|Acadian Flycatcher - Image by Mark Musselman|
Friday, February 03, 2012
Great Backyard Bird Count is in Two Weeks
The 2012 Great Backyard Bird Count
Friday, February 17, through Monday, February 20.
Please join us!
The Great Backyard Bird Count is an annual four-day event that engages bird watchers of all ages in counting birds to create a real-time snapshot of where the birds are across the continent. Anyone can participate, from beginning bird watchers to experts. It takes as little as 15 minutes or longer, if one wishes, on a single day or on each day of the event. It’s free, fun, and easy—and it helps the birds.
Participants count birds anywhere for 15 minutes or longer during the four-day period. They tally the highest number of birds of each species seen together at any one time. For example, if three robins are spotted in the yard, the count for robins would be three. Later, if a single robin is spotted in the yard, the count for robins would remain at three (most seen at one time) and not increase to four. Participants can report their counts by filling out an online checklist at the Great Backyard Bird Count website at http://www.birdsource.org/gbbc/.
As the count progresses, anyone with Internet access can explore what is being reported from their own towns or anywhere in the United States and Canada. They can also see how this year's numbers compare with those from previous years. Participants may also send in photographs of the birds they see. This is a tremendous opportunity for teachers to address science, social studies and math standards while helping scientists learn about birds in our hemisphere!
By knowing where the birds are, scientists and bird enthusiasts can learn much regarding the current state of birds. Bird populations are dynamic; they are constantly in flux. No single scientist or team of scientists could hope to document the complex distribution and movements of so many species in such a short time.
The GBBC is a citizen-science project where everybody’s help, no matter how small, is valuable. Help make sure the birds from our community are well-represented in the count. It does not matter whether a report is for five species on a backyard feeder or during a walk through the neighborhood or for 25 species spotted during a day's outing to the Audubon Center at Francis Beidler Forest.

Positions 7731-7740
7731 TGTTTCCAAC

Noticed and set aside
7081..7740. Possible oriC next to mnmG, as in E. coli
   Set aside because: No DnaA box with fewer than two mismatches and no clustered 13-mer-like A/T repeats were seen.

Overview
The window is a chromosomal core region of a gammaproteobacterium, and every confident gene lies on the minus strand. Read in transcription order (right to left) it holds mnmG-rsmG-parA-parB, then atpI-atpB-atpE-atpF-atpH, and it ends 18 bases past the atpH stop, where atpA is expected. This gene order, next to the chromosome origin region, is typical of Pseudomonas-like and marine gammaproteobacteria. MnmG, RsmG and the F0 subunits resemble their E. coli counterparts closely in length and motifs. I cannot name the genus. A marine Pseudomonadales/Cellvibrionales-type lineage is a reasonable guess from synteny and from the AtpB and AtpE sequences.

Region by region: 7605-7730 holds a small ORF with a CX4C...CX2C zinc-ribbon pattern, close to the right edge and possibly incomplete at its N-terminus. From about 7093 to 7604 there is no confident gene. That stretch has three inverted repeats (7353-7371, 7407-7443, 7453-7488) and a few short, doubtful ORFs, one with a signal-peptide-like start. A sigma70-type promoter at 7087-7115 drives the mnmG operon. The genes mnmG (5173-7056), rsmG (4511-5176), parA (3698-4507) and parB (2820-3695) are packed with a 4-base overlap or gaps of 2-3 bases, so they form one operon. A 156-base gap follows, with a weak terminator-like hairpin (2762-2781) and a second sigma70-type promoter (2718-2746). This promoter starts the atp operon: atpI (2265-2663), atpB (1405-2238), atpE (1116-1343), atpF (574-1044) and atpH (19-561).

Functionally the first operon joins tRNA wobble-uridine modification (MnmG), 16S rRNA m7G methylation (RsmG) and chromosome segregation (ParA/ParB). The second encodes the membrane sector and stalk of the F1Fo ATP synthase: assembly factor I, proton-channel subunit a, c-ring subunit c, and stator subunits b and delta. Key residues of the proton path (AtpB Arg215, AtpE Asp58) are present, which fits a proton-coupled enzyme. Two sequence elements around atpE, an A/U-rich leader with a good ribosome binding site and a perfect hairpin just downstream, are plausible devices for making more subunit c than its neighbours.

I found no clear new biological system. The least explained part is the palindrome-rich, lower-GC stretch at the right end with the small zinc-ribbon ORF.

It’s as easy as 1, 2, 3!
1. Plan to count birds for at least 15 minutes on one or more days of the count. You can count for longer than that if you wish! Count birds in as many places and on as many days as you like. Submit a separate checklist for each new day. You can also submit more than one checklist per day if you count in other locations on that day.
2. Count the greatest number of individuals of each species that you see together at any one time. You may find it helpful to print out your regional bird checklist to get an idea of the kinds of birds you're likely to see in your area in February.
3. When you're finished, enter your results through the GBBC web page. The button marked "Enter Your Checklists!" will appear on the website home page beginning on the first day of the count. It will remain active until the deadline for data submission on March 1st.
Local Audubon South Carolina GBBC events:
Mark Musselman, education director at the Francis Beidler Forest, will be birding at various sites around Summerville on Day 1 (Friday, February 17th). The count will begin at the parking area near the tennis courts in Azalea Park at 8:30 a.m. Other stops may include the nature trail at Ashley Ridge High School, The Ponds community, and Middleton Place. Anyone can join him for all or part of the day, especially those looking to learn about birding or improve their bird identification skills. Anyone wishing to join this group or simply to follow the progress can check @TheSwampThing (http://twitter.com/#!/TheSwampThing) on Twitter. Though a pair of binoculars will be useful, only a healthy curiosity is required!